Some albums change your life; "Nevermind The Bollocks", "Appetite For Destruction" and "Maxinequaye" are some of those that have touched me deeply and made me a different person. "The Boy With The Arab Strap" did it for me, in a quite remarkable and totally unique way. I'd actually bought it by mistake (like I imagine quite a lot of people did, meaning to buy an album by Arab Strap), but listened to it and was impressed by the lush literacy of the lyrics, and of the delicate orchestration and musicianship. Although my favourite band was the Beatles, I'd generally considered myself a rocker (from punk through to prog), so this was a major turnaround, but that's what a great band can do you to.
It'd seemed like B&S had come out of nowhere, but this was by now their third album, and the one where they reached critical mass, both in terms of popularity (incredibly winning the "Best Newcomer" in the 1997 Brits) and in quality (this is a far richer album musically than "If You're Feeling Sinister", and probably their best).
Their territory is poetic short-stories, about losers coming good, or about people out of their depth, with beautifully-written, waspish vingnettes. Although the vocals sound very delicate, the lyrics can sting. The contrast between soaring, uplifting music and biting words can be highly effective, and undercuts the emptional effect.
The first song, "It Could Have Been A Brillian Career" sets the tone. It opens, the sound down very low, with fey vocals, with guitar and electric piano joining in. A song about losers of various types ("He had a stroke at the age of 24 / It could have been a brilliant career"), it's enriched by fanastic harmonies and further instrumentation, ending musically upbeat even as it laments another life ending sadly ("And you can tell by the way she looks / he is sorry and resigned / As he wets himself for the final time").
This is quickly followed by one of their greatest moments, "Sleep The Clock Around", a song about losers and nobodies who could, just maybe could, be somebodies. Opening slowly, the vocals low and murmuring, it gradually builds in colour, charge, potency and musical richness, to a bridge, saying "Then you go to the place where you've finally found /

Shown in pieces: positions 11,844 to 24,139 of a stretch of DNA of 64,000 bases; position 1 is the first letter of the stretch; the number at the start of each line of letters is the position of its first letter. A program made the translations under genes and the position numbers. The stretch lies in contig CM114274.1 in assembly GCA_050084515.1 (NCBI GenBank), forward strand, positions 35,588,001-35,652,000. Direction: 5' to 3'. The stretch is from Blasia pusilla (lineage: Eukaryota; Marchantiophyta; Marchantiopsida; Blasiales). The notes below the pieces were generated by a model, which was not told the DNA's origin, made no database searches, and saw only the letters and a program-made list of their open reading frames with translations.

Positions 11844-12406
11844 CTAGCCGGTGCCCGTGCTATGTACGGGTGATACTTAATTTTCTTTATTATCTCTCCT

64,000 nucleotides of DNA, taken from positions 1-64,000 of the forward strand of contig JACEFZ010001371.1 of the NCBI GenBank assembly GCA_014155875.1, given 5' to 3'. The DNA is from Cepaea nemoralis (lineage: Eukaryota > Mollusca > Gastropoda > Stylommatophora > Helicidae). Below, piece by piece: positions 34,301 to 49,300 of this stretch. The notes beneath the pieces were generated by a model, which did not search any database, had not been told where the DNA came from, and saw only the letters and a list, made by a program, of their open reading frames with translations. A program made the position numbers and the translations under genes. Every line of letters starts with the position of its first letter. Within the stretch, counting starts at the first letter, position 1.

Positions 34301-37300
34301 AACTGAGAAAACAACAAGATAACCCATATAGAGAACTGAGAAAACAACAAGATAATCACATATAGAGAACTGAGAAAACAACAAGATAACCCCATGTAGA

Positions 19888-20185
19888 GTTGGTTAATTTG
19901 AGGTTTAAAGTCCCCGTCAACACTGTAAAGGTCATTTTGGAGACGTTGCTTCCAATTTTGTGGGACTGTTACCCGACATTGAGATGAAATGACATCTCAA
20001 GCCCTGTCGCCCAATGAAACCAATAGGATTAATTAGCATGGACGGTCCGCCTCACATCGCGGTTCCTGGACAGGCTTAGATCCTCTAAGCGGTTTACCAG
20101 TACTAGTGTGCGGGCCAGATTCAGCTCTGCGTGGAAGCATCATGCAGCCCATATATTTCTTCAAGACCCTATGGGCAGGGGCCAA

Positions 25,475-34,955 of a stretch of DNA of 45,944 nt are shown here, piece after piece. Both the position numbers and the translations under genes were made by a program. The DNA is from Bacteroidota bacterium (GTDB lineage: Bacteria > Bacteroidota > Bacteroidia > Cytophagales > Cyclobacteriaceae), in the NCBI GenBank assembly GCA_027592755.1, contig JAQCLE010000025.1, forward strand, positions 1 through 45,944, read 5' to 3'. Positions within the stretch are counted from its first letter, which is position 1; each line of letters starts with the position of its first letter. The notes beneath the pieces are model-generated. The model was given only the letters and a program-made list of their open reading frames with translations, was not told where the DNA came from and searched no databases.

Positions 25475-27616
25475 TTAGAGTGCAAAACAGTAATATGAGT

You can look at yourself sleep the clock around". It ends of an incedible feeling of hope, defiance, yearning, wishing and desire, articulated (and what's incredible is that it's not embarrassing) by a bagpipe's wail. Incredible, a song of the most highest order, articulate to the highest degree, worthy of The Beatles or the Velvet Underground.
Asides from the songs by Stuart Murdoch (most of them) and Steve Jackson (the rest), there are a few sung by Isobel Campbell, as is the third song, "Is IT Wicked Not To Care?". It's gorgeously delicate, shimmering like the lightest cobwebs in a winter sun.
Other highlighs of the album include "Dirty Dream #2", where the waspish lyrics are again undercut by the remarkable music, which ends on an extended coda, the soaring strings shimmering in beautiful tremelo, evoking delight and purest joy. Incredible. Then there's a few wonderful little vignettes, such as "Seymour Stein", a no-thank-you to the record exec, with lines as brilliantly parochial as "Has he ever seen Dundee?" Then there's a failure-with-women ode, "Chickfactor", with rejection written off as well as "Met the cigarette girl- took a note of her charms / But no cigar" and "Met the Indie-Cool Queen / Took me out of the bar and showed me the scene".
Belle and Sebastian have some of the greatest gifts of any band I've ever heard - finer lyricists than Morrissey, greater musically than Nick Drake, as poetic as Larkin (both transform the everday into something numinous), as acute an eye as Roger Waters, as imaginative as John Lennon. This is to me the finest album of the 1990s and will echo down the generations, a shimmering, exhalted gift to the poets and dreamers.